Willow Smith Makes Pop-Punk Her Own on 'lately i feel EVERYTHING'

BY Jordan CurriePublished Jul 15, 2021

Willow Smith didn't think she was capable of singing rock music. Her pivot from dreamy pop and R&B to angsty punk rock was a surprise to her fans, but was nearly universally embraced when her earworm of a single " ​t r a n s p a r e n t s o u l" dropped a few months ago. Her affinity for the pop-punk acts of the early aughts such as My Chemical Romance, Paramore and Avril Lavigne, as well as her mother Jada Pinkett Smith (the former frontwoman for nu-metal band Wicked Wisdom), paved the way for her to follow down the rock path. But as she's described in a recent Rolling Stone interview, "When I first started doing my own music and my parents got me a vocal coach, we only did pop and R&B kind of vibes, and so for my entire life, I didn't think I had the voice to sing this kind of music or sing rock in general." Her fourth studio album, lately i feel EVERYTHING, proves her doubts wrong — Willow's new pop-rock sound, drenched in early 2000s nostalgia, finds her sounding right at home.

The enigmatic, spiritual songs of Willow's 2015 debut album Ardipithecus garnered mixed reviews, but the album showcased her abilities beyond the "Whip My Hair" one-hit wonder child of Will and Jada, and as someone who was beginning to carve out her artistic vision. She would continue to expand her spacey sound further on The 1st (2017) and Willow (2019), of which the latter found Willow dropping all existential dread and instead letting loose on an expression of freedom and a celebration of breaking out of toxic friendships and relationships.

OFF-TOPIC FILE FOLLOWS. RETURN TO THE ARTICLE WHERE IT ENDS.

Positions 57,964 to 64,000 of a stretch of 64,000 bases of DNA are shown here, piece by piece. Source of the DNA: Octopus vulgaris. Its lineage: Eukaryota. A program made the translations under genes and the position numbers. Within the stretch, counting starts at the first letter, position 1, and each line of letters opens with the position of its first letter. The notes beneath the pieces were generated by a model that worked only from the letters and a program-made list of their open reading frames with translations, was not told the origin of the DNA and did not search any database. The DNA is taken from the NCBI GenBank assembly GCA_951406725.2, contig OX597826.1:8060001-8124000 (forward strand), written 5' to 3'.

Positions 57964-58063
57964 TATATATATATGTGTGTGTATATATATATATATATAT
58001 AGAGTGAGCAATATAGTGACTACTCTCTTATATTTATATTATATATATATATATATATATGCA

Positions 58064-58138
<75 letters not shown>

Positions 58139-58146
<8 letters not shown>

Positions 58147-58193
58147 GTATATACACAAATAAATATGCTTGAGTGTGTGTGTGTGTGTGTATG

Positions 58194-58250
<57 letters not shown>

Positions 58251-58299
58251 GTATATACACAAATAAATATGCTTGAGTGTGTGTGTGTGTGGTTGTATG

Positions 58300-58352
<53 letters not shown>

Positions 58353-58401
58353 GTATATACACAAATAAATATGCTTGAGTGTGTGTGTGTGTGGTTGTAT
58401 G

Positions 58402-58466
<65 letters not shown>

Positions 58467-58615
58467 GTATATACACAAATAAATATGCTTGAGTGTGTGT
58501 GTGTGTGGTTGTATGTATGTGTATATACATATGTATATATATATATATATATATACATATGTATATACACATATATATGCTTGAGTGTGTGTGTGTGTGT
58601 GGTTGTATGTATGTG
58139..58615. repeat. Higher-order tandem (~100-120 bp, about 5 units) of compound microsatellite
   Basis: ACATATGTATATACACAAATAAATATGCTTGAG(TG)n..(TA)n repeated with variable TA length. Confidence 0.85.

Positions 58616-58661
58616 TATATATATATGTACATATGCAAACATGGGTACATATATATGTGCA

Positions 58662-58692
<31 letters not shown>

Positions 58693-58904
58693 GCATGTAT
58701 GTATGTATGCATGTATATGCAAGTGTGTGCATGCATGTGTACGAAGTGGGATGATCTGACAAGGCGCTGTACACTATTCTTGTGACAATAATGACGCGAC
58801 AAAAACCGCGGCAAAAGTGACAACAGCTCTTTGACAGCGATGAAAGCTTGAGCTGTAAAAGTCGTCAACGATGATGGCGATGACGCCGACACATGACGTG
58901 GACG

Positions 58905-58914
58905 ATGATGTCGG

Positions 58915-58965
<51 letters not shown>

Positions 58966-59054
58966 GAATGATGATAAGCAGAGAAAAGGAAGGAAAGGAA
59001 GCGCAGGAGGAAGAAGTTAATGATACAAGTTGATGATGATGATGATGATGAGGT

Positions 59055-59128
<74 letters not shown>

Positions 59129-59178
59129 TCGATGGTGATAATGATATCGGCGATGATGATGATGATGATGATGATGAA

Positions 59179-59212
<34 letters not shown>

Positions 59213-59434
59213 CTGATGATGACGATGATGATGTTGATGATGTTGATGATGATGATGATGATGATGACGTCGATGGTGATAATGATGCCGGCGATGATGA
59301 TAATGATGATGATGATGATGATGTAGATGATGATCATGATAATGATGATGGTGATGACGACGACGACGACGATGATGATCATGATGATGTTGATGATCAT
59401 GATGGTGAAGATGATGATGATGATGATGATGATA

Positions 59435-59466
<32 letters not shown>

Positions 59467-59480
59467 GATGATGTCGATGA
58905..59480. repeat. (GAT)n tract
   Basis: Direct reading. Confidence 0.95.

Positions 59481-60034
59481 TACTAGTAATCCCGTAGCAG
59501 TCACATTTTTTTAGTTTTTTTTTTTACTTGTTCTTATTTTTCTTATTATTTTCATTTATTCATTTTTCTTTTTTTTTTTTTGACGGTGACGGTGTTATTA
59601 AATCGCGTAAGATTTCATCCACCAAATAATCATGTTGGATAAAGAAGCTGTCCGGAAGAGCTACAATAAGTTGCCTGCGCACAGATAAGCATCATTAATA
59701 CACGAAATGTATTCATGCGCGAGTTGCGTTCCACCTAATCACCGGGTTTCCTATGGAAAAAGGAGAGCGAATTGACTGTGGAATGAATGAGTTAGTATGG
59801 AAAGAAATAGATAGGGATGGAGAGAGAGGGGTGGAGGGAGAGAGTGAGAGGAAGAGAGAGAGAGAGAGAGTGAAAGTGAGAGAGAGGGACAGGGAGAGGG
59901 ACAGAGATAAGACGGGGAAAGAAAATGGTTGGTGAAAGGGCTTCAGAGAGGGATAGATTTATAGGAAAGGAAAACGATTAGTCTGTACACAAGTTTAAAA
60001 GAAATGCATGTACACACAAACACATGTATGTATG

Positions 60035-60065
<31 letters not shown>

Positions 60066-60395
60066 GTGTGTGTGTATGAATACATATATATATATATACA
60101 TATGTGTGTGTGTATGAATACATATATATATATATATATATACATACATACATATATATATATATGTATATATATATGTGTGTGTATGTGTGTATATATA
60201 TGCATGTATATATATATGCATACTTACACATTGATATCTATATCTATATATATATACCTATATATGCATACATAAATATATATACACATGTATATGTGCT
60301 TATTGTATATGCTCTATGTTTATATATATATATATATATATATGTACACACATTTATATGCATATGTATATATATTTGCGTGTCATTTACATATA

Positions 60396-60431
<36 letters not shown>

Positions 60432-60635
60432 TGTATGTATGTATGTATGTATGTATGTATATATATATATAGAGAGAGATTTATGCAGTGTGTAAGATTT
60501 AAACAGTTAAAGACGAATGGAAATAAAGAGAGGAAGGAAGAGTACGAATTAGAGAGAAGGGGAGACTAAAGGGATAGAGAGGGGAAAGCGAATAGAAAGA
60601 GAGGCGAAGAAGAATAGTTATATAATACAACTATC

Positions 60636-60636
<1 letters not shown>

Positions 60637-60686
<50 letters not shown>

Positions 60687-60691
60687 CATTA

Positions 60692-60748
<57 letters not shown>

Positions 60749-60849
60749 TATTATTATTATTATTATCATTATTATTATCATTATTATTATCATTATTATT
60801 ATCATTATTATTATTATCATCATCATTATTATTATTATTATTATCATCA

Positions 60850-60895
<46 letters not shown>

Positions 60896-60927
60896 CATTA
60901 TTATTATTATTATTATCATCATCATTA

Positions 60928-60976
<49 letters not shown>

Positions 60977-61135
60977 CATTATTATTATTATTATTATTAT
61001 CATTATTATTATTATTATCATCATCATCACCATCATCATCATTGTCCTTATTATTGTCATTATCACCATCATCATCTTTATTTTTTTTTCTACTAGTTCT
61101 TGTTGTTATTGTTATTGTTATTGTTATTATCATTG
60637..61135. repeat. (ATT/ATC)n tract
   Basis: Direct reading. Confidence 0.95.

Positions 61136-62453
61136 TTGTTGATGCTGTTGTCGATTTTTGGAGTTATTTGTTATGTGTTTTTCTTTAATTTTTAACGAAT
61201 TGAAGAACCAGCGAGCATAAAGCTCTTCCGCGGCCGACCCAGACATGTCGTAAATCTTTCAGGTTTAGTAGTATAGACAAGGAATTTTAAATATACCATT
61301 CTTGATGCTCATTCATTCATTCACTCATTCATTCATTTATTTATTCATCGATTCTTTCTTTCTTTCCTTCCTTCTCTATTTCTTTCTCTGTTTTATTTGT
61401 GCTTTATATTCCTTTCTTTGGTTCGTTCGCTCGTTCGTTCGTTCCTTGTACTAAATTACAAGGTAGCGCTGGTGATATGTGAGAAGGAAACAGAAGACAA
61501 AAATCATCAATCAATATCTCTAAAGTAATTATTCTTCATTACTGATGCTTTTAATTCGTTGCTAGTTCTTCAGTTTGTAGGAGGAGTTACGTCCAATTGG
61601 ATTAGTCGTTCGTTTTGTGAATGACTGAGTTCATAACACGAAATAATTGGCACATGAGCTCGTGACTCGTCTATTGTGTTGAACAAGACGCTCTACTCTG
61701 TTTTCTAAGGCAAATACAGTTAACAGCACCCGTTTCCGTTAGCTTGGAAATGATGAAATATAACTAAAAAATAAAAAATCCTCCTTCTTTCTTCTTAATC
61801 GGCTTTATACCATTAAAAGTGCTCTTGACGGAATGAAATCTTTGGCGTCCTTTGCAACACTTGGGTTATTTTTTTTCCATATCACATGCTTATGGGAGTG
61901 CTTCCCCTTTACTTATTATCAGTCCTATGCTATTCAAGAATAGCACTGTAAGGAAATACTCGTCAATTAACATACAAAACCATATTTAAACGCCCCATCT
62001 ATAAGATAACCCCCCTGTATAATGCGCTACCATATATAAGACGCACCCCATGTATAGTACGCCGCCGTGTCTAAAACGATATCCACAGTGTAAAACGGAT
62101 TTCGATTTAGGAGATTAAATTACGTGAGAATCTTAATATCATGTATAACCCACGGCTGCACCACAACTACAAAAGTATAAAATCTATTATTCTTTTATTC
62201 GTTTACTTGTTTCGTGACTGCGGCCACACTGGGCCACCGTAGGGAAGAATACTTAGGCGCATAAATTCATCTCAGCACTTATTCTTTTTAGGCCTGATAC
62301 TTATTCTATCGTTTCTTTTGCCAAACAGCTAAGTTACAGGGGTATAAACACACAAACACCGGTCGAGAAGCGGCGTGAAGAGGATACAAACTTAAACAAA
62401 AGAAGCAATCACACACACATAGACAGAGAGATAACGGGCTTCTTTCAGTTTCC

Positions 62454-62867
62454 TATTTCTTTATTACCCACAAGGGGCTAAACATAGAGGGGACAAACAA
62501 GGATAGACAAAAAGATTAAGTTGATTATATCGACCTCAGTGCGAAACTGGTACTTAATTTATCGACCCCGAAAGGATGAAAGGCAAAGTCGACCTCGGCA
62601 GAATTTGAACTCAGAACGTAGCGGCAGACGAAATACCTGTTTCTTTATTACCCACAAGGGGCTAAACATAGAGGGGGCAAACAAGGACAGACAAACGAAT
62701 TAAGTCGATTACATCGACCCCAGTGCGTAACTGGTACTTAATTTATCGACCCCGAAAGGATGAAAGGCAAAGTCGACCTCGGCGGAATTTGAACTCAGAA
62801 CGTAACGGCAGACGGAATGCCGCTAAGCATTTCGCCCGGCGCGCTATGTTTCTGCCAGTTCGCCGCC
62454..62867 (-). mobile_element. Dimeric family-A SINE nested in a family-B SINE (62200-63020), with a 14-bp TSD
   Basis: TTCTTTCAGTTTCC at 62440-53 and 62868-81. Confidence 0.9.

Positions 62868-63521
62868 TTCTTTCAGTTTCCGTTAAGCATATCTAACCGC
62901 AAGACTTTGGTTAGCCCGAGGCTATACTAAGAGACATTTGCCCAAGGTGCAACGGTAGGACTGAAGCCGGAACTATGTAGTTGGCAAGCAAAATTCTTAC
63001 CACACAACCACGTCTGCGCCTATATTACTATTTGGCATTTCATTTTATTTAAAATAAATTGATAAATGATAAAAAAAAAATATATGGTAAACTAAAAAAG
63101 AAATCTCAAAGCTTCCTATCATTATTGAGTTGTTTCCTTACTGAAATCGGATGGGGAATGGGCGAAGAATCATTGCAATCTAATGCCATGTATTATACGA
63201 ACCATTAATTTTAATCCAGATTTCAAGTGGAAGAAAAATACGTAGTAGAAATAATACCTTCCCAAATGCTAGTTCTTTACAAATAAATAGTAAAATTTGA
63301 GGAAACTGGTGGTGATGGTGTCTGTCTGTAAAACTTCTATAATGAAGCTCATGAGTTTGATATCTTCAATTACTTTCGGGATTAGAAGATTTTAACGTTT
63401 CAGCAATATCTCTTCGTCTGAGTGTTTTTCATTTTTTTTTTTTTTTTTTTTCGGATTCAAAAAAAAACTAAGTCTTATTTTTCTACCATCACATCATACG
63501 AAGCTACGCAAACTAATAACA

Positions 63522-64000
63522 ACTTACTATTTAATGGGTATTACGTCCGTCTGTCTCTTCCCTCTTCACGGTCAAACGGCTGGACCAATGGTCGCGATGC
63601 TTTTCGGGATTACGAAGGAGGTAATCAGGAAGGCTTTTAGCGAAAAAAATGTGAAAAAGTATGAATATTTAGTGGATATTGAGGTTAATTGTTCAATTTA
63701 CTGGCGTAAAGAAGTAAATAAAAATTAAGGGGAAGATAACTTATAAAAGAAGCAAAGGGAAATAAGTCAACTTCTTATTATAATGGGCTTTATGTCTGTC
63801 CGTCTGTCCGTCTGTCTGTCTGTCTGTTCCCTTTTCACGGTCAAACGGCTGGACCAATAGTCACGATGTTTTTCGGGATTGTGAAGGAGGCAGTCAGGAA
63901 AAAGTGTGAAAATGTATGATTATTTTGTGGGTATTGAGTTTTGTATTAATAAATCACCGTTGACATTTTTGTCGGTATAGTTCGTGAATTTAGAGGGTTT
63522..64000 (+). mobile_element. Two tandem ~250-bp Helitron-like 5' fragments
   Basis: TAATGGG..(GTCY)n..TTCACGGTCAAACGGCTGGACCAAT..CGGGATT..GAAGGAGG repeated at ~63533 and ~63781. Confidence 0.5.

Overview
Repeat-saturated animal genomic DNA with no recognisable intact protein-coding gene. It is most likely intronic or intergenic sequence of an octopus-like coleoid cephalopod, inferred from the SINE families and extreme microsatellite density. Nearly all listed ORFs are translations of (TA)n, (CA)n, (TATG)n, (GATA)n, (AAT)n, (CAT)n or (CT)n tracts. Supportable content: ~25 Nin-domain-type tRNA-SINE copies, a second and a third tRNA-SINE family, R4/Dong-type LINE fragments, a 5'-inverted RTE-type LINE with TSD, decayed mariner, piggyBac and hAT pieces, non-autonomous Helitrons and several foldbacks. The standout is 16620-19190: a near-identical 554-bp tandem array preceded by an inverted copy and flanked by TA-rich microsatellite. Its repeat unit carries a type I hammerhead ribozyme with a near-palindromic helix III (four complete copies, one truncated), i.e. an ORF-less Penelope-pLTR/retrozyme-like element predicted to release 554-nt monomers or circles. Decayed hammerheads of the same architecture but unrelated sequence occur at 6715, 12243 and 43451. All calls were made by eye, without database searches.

lately i feel EVERYTHING lead single " ​t r a n s p a r e n t s o u l," featuring Travis Barker, continues this liberated energy right off the bat for a track about ditching fake friends that would fit perfectly on Paramore's Brand New Eyes. Barker lends his drumming talents to other tracks including "Gasoline," a bright, punchy anthem that has "anime opening theme song" written all over it, and "G R O W," which also features vocals from the pop-punk princess herself, Avril Lavigne. Hearing Lavigne and Willow harmonize over clapping rhythms and jubilant guitar chords recalls the former's 2007 album, The Best Damn Thing.

Willow's eccentric vocals and borderline cartoonish enunciation of words fits the theatricality of emo and pop-punk genre. She cohesively slides between hitting sky-high notes and low roars within the same tracks, like on "don't SAVE ME," which has a dark drop that satisfyingly crashes hard to the ground. "Lipstick," the second single, is a smoky and animalistic metal track that puts Willow's soaring vocals front and center. Meanwhile, rap-rocker "XTRA," featuring Tierra Whack, is effortlessly nonchalant while remaining full of buoyancy.

A longer runtime could have benefitted the record. Most tracks are criminally brief which fits into the punk ethos, but often finds the songs ending just as they reach their climax or take an interesting turn. This is especially true on the Cherry Glazerr-featuring closer "¡BREAKOUT!," which packs a riot grrrl punch, but sidesteps its full potential to be an epic curtain call after only two minutes.

It's inevitable that lately i feel EVERYTHING will be relentlessly compared to its influences and predecessors, but Willow manages to pay homage to the subculture while putting her own spin on it. Even with rock influences being interwoven into the music of her contemporaries such as fellow Lavigne and Paramore disciple Olivia Rodrigo, Willow leans all the way into the authenticity of the sound and stands out as a result.
(MSFTS Music/Roc Nation)

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